ST. LOUIS — On Twitter, Donald Trump said: “Of course there is large-scale voter fraud happening on and before Election Day.”
In the third presidential debate this week he said that he would “keep you in suspense” about whether he would accept results of the Nov. 8 election.
Experts say there has never been evidence of the type of election rigging Trump has obsessed over.
Voter fraud happens, just not on the scale that could swing a presidential election. For example, a St. Louis Post-Dispatch investigation last month pointed to irregularities in absentee voting in the Democratic primary for a state House seat.
A judge ordered a new election because the St. Louis Election Board accepted 142 absentee ballots without envelopes.
Absentee ballot manipulation is rare, but it’s still the most common type of election fraud. It can occur in a tight local election, when dozens of votes could swing the result, said Rick Hasen, an election law expert and professor of law and political science at the University of California, Irvine, who also organizes the Election Law Blog.
In perhaps the most extreme case, thousands of absentee ballots were fraudulently cast in the mayoral race in Miami in 1998.
A scheme to fix a presidential election in a battleground state would take thousands of votes. Despite Trump’s comments, John Hancock, chairman of the Missouri Republican Party, said he’s not concerned about that.
“I don’t think there is the kind of widespread, multimillion-vote fraud that occurs in this country,” he said, “precisely because elections are administered at the local level.”
About the GOP nominee’s vote-fraud allegations, Hancock said he couldn’t speak for Trump. But he said Trump’s campaign has been clear that the comments about the election being “rigged” are in response to his opinion that the news media is biased in favor of Hillary Clinton.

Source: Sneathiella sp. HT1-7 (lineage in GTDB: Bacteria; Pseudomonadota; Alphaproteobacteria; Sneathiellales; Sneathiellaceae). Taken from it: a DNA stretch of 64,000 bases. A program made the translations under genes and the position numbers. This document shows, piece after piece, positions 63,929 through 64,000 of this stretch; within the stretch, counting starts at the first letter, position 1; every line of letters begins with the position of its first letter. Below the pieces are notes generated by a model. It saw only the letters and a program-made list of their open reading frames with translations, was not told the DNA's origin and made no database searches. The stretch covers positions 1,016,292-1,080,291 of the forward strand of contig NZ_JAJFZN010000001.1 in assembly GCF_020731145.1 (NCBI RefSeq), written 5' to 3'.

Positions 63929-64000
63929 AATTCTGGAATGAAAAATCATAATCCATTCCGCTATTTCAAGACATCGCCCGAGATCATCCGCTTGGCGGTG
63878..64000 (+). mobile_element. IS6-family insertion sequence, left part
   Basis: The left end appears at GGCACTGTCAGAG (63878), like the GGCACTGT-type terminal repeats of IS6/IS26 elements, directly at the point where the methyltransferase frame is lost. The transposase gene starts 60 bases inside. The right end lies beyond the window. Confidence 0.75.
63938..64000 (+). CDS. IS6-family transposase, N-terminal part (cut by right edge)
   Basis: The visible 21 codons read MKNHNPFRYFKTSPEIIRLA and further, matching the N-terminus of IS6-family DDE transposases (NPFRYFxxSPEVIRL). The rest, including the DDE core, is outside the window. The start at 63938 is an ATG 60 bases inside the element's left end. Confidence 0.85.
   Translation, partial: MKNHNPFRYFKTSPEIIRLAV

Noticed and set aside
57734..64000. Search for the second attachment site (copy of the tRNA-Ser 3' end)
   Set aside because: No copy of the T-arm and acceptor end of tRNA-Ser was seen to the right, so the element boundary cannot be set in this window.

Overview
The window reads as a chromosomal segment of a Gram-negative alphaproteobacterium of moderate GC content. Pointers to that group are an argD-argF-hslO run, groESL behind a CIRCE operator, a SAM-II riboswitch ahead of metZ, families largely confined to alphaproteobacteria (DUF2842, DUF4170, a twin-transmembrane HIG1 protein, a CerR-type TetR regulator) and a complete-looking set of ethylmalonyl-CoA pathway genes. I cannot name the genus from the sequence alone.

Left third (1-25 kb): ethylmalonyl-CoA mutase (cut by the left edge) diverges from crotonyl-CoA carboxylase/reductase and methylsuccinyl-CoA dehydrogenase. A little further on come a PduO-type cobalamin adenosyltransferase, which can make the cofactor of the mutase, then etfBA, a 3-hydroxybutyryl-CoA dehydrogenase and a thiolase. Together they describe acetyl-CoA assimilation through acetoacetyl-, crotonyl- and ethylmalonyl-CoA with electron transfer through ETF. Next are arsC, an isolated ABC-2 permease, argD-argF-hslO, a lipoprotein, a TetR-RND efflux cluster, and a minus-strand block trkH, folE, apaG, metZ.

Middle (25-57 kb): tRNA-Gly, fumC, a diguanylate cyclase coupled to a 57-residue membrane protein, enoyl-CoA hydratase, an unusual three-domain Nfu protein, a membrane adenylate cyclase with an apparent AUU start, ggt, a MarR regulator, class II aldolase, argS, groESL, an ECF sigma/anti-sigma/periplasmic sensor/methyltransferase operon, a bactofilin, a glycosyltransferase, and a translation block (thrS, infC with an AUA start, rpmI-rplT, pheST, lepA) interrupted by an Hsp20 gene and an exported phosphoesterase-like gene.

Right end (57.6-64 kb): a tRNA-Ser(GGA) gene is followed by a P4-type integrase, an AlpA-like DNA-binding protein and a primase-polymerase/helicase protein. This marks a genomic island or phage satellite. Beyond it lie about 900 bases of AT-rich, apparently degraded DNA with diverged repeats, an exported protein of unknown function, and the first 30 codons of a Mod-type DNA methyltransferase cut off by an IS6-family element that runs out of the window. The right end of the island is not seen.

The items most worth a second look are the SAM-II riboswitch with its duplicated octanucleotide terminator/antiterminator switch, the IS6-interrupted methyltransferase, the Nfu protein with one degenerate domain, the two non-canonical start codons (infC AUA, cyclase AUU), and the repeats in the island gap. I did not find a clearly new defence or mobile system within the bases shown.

Studies show that many Americans are worried about voter fraud.
In a 2012 Washington Post poll, 48 percent of respondents said voter fraud was a major problem and 33 percent said it was a minor problem. Polling during the 2014 elections showed that substantial percentages of Americans continued to believe voter fraud was a problem.
Blame the news media, says a recent study that included two professors from the University of Missouri-St. Louis.
The news gives free coverage to the GOP’s fraud concerns, creating the appearance of being a real problem, said the study, by UMSL’s Lea-Rachel Koskik, an economics professor, and David Kimball, a political science professor, working with Brian Fogarty, a social scientist at the University of Glasgow in Scotland.
By pushing for laws requiring photo IDs at the polls, “Republicans could be seen as taking action and solving problems, and not standing by allowing ‘tainted elections,’” the study found.
“Are there areas of concern, where people who would be so inclined would have opportunity to manipulate votes? Yeah,” said Hancock. “That’s one of the reasons why Republicans generally support photo ID laws to just cut down on the easy vote fraud opportunities that are out there.”
A much publicized report in 2014 by Justin Levitt, a professor at Loyola University Law School in Los Angeles, detailed just 31 instances of in-person voter fraud that would have been prevented by a stricter ID law.
Hasen said a scheme involving voter impersonation would be a “tough way to swing an election.”
“You’d have to tell people to show up — vote at multiple locations — and pay multiple people to commit fraud, and then expect them to remain silent about it.”
Lorraine Minnite, a political science professor at Rutgers University in Camden, N.J., and author of the book “The Myth of Voter Fraud,” said the idea of widespread voter impersonation was “illogical.”
It would take several people willing to put themselves in jeopardy of being caught. There could be felony charges.
“And you have to commit the crime in front of the people whose job it is to prevent it,” she said. “And you’d have to know ahead of time that your vote might be decisive. It doesn’t make sense to do.”